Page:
If you’re reading this whilst surrounded by green plants, perhaps in a garden lined with trees along the periphery, with water trickling through small channels irrigating the flora, then you’re in nature’s good hands!
If, however, you’ve gotten yourself within the clutches of a comfortable, closed, air-conditioned room, you need to take a hard look at your surroundings – partitioned walls spruced up in sections perhaps by layers of fancy wallpaper, lavish wood,
plastic or synthetic furniture, stationery items and stylish table-top accessories, plush wall-to-wall carpeting, bright piercing lights, an LED TV that’s permanently on, and a bunch of other expensive-looking gadgets strewn around randomly.
Did it occur to you that each of this comfort-providing, visually appealing, high-tech bits and pieces of worldly conveniences could actually be affecting the air you breathe?
In our last blog post, we referred to volatile organic compounds, or VOCs, a term that needs a further explanation not only because of its abundance in indoor air but also because of the adverse effect its presence can have on human health.
What are VOCs?
Volatile Organic Compounds are organic compounds that evaporate relatively easily at room temperature. In addition to carbon, VOCs contain elements such as hydrogen, sulfur, fluorine, bromine, chlorine, and nitrogen.
Paint thinners, mosquito and moth repellents, wood preservatives, air fresheners, cleaning supplies, stationery or office equipment such as adhesives, permanent markers, and hobby supplies, they all emit vapors or gases that are classified as VOCs.
Building materials and furnishings, such as carpets, vinyl flooring, and composite wood products, and foam and upholstery also emit VOCs to varying degrees.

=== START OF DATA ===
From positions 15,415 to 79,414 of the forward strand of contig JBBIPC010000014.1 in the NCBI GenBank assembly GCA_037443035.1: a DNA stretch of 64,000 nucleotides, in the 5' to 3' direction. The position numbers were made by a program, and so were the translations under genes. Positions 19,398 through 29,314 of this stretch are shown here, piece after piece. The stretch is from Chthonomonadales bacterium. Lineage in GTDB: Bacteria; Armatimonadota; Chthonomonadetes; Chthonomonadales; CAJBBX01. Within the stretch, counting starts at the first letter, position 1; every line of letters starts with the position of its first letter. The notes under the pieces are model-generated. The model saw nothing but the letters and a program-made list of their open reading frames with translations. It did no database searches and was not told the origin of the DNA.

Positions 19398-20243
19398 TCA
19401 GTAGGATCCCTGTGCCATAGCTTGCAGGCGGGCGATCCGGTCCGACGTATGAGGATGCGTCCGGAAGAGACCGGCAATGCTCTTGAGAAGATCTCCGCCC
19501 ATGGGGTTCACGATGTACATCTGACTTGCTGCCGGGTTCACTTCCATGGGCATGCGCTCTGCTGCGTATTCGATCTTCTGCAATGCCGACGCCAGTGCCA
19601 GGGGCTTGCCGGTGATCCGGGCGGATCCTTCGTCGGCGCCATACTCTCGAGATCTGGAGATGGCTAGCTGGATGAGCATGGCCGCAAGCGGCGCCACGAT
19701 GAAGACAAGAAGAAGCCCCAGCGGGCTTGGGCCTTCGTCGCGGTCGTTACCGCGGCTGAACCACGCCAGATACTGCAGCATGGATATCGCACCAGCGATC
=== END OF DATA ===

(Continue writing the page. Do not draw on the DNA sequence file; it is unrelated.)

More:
Even electronic gadgets such as computer monitors and laser printers emit VOCs.
If you work in an in an automotive center or chemical manufacturing plant, you could be exposed to the many harmful VOCs emitted by fuels, hydraulic fluids, pharmaceuticals, refrigerants, and industrial solvents.
Health effects of VOCs
VOCs can be extremely toxic depending on the level and duration of exposure.
While short-term exposure to VOCs can cause allergic reactions, dizziness, headaches, and nausea, long-term exposure can cause cancer and damage to the liver, kidneys, and the central nervous system.
According to the National Toxicology Program’s Fourteenth Report on Carcinogens, Benzene (tobacco smoke, paint supplies, and stored fuels) and Formaldehyde (composite wood products) have been classified as human carcinogens.
Both these compounds may be quietly present in the air you’re breathing and may cause irreversible damage to your health.
People with conditions such as asthma, young children, and elderly people are particularly susceptible to VOCs.
VOCs and Indoor Air
As stated in our previous blog post, the chemical composition of indoor air can be many times more harmful than outdoor air.
While most man-made indoor air purifiers are able to remove particulate matter from the air in your office space, they cannot effectively remove or eliminate the presence of VOCs.
This is essential because VOCs are present in gaseous or vapor form in the air you breathe.
And since it’s virtually impossible to remove every item from your office that emits VOCs, your best course of action is to reduce your exposure to it.
So what’s the best way to do this? Let’s consider a few options.
- Increase air circulation and ventilation in your office space. This may result in loss of cooling in your environment, but it will prevent the build-up of VOCs.
- Avoid using materials and equipment that emit VOCs. Check this list of VOC-emitting items to know which ones to avoid.
- Avoid unnecessary chemicals, such as perfumed products.
- Increase the amount of fresh air in your room. This may not be a feasible option though if the outdoor air is itself polluted.
- Add a bunch of indoor plants or a green wall. This is an excellent option for plant roots and their microorganisms are able to absorb the toxic indoor air pollutants and convert them into new plant tissue. Not only does this help remove VOCs from your room, but it also helps your indoor plants grow.
You’ll need a helping hand to set up green walls and ensure that the system is largely self-sustaining. The benefits of it, though, are that you’ll have fewer VOCs in the air and your space will look more natural, more inviting, more invigorating! Look out for more on how indoor plants can positively impact the way you live and work.
Talk to us today to find out how we can retrofit your spaces with lush green plants. Remove harmful volatile toxins from the air with natural air purifiers.